Some, like the spiders, are deliberately beautiful. Others – tangles of tapeworms, maggots
swimming in rice – even given the cool remove of the lens – designed to repel.
He tells her about the animals, and she him the color, the light, the symbol,
but their tilt toward one another of mouths and pelvises is the story.
The props of reason are the lines at the corners of her eyes
separating them by decades, the student ID he carries in a back pocket,
the bonds of expensive rings strangling her left hand.
At home, she remembers his face, the distinct eyes, as she stands naked
before the mirror. Shadows hide the flaws of her body
and for a moment she can believe she is still beautiful.
She leans toward the glass, looks into her own eyes and whispers,
“Leave that man alone.”
Panel Three: There Be Monsters
But perhaps the story ends another way.
“Only if one of us were a wildebeest could we be breaking more taboos,” she jokes –
a failed blind, for they must cross without artifice, hearts and bodies trembling,
from the known world into this strange landscape.
In his bed among the trees the universe tilts on its weird axis,
and when they drift into sleep gray moths alight in their mingled hair,
larvae trace the lines of their closed eyes
and spiders emerge. They creep in and out of the mouths of the lovers,
their black abdomens lit with showers of stars,
while worms explore beneath the skin, visible descriptions of back and forth slithering.
“AT&T Mobility CEO Ralph de la Vega Welcomes Obstacles,” Hispanic Magazine, October/November 2009
“Obstacles Welcome: An Interview with AT&T’s Ralph de la Vega,” PODER. October 2009
Challenges in business and life? To Ralph de la Vega, they’re just “opportunities in disguise.”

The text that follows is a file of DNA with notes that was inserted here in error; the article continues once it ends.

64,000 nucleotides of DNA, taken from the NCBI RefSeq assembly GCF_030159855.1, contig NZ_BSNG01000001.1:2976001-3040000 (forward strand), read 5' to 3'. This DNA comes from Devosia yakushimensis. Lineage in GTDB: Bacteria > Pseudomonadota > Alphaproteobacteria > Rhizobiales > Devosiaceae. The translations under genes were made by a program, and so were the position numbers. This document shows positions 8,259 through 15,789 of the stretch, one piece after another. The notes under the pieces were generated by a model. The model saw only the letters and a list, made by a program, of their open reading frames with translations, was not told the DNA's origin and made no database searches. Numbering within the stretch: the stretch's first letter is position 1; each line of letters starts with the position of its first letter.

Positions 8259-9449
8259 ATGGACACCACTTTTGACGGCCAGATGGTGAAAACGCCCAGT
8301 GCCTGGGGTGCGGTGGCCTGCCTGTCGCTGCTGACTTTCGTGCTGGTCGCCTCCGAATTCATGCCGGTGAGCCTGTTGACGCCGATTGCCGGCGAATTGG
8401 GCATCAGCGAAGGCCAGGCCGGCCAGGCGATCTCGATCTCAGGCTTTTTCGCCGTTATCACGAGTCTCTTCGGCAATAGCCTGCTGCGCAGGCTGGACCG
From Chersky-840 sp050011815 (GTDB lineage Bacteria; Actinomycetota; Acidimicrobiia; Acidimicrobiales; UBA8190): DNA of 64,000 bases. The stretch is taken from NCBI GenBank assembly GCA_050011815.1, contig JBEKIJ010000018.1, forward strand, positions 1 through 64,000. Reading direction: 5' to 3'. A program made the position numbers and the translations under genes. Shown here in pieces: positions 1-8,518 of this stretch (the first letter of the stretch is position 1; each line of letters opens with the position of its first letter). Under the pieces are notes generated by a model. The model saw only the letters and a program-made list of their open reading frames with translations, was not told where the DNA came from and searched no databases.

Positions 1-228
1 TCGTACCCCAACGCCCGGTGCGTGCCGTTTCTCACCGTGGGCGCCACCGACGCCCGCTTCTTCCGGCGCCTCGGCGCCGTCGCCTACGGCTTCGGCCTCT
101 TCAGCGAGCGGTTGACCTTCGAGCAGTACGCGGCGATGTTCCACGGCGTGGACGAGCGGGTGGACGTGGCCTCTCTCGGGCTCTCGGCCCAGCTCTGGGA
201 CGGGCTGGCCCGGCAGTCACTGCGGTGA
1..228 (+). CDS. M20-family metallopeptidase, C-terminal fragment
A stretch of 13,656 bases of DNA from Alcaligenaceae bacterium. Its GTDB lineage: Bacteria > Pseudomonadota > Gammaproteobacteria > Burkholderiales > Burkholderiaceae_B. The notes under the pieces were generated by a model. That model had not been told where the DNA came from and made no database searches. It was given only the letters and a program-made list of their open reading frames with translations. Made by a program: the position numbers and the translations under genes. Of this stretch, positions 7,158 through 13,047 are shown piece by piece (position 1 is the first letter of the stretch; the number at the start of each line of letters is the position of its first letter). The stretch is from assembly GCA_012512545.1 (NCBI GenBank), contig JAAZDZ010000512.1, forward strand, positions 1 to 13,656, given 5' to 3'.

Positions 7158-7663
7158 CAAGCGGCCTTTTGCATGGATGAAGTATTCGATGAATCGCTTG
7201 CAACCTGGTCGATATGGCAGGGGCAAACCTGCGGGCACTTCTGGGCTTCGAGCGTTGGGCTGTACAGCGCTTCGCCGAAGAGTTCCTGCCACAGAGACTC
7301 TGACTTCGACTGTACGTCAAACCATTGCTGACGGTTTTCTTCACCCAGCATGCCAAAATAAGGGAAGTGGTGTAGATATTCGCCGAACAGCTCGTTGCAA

Part 1 — De la Vega’s story
Part 2 — De la Vega’s story
Power Breakfast Series – Ralph de la Vega
AT&T Mobility and Consumer Markets CEO Ralph de la Vega believes in the American Dream. A Cuban native, he came to the U.S. alone at the age of 10, struggled and prospered, and now has written an inspirational book, Obstacles Welcome, about his formula for success. “America is still the land of opportunity,” he told PODER in an interview. “Mine is a universal story about how immigrants can succeed in this great country. That is our history. That is our heritage.” (more…)
“DANCING IN SECRET; NATIVE AMERICA’S CULTURAL SURVIVAL,” Ballet-Tanz, April 2007
It is a balmy October afternoon in south Florida, and I am driving toward the Ah-Tah-Thi-Ki Museum on the Big Cypress Seminole Indian Reservation to meet members of Native Nations Dance Theatre. I can hardly believe this country road is a mere 80 miles west of the ugly billboard-burdened landscape of Ft. Lauderdale. The air is fresh. I’ve seen more than a dozen species of birds, and marsh grass punctuated with small copses of trees extends in all directions. (more…)